Everyone, yes everyone, is now trying to offer financial advice to the clients of Wall Street retail brokerage advisors—especially the wealthy ones. The onslaught is coming from above and below and beyond. Partly because of a few little slip-ups the firms made back in 2007 and 2008 and partly because it’s just an attractive business to be in these days—with Baby Boomers retiring and more individuals wanting or needing advice in the wake of that frightful black swan event in theand as investing simply gets more complex.
From Below: A few weeks ago, I wrote about how direct investment sites like E*Trade and directly competing with financial advisors by offering managed account services and other kinds of financial advice.’s discount service—originally aimed at middle-income clients and wealthy investors who wanted to experiment with play money—are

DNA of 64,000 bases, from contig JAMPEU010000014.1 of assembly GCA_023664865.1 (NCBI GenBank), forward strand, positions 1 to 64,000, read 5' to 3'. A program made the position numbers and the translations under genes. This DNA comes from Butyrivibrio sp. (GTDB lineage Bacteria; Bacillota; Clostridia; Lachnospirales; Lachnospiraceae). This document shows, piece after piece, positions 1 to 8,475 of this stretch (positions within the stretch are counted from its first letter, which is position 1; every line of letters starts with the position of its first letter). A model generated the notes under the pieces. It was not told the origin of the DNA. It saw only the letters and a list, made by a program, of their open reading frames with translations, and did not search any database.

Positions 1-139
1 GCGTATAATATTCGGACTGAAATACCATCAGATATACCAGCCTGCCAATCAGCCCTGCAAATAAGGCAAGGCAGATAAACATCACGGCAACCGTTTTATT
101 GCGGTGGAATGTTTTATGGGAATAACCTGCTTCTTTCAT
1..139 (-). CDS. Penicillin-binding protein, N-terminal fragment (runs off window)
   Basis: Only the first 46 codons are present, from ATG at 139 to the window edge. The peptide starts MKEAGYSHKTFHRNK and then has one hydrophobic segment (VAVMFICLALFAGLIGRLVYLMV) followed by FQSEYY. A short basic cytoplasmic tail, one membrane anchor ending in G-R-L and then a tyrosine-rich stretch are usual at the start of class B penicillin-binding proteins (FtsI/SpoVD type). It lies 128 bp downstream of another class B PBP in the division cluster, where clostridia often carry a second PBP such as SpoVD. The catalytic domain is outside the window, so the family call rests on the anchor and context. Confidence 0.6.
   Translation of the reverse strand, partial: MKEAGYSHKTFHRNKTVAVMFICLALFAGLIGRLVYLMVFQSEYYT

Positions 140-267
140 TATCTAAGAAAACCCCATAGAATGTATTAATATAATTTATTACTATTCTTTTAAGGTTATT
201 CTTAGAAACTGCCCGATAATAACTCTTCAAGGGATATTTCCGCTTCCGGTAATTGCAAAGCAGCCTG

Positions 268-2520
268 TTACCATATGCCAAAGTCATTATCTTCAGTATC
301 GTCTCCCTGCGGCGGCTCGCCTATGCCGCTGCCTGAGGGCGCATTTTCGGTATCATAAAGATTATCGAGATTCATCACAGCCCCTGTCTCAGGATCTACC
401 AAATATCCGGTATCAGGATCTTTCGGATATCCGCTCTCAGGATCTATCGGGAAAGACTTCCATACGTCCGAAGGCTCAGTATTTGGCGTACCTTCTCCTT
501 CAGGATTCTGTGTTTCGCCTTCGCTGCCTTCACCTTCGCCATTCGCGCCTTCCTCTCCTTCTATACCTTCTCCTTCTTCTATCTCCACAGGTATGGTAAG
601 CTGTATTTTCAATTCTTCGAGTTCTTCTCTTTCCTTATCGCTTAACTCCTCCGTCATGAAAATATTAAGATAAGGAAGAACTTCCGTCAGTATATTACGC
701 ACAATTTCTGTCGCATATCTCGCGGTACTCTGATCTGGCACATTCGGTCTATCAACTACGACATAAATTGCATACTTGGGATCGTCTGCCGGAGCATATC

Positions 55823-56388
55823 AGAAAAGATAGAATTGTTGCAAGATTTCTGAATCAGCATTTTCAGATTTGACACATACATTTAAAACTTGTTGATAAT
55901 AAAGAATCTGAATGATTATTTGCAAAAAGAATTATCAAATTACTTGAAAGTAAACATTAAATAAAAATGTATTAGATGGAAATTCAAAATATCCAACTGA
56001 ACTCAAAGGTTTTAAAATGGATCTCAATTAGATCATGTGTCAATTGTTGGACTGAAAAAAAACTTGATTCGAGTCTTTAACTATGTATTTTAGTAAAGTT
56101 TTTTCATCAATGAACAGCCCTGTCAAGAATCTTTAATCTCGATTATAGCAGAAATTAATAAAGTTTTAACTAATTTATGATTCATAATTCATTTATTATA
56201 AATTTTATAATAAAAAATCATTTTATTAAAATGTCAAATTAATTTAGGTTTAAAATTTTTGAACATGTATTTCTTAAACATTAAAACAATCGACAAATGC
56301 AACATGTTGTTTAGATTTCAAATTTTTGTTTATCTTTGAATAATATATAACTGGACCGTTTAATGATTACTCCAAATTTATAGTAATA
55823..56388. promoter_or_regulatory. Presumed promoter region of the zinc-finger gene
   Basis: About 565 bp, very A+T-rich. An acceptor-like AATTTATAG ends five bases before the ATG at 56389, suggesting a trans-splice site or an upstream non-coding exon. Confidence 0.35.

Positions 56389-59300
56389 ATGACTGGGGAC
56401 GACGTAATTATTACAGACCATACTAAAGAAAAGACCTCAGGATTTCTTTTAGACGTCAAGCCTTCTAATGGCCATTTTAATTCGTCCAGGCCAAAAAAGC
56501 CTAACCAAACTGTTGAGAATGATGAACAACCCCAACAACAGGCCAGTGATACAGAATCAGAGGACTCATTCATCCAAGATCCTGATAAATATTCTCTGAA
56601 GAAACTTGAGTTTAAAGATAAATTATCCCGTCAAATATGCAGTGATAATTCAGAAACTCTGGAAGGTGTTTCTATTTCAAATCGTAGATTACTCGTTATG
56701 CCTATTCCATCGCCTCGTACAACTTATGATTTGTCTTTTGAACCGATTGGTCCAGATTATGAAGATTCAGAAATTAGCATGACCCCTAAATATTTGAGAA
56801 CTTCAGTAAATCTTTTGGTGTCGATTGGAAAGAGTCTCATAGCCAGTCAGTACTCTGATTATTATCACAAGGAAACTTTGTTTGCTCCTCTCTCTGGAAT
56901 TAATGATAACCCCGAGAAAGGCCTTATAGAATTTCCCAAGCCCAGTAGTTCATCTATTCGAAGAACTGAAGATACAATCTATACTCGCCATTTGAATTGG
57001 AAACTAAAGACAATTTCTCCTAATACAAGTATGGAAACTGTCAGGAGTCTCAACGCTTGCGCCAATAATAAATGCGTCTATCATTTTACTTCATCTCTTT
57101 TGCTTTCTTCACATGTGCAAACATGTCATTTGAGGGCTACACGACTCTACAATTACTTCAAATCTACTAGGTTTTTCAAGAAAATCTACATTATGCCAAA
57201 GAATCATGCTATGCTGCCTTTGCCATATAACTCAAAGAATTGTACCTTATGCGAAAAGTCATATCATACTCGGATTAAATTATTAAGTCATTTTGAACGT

From Above: Then last week, I wrote about a McKinsey report that urged private banks to go after “core” millionaires—those families with between $1 million and $10 million in assets, many of whom are the beans and baloney of Wall Street’s major retail brokerages, also known as wirehouses: Bank of America/ , UBS, Morgan Stanley Smith Barney and Wells Fargo.
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(Read more from Features Editor, Kristen French on her blog, Due Diligence.)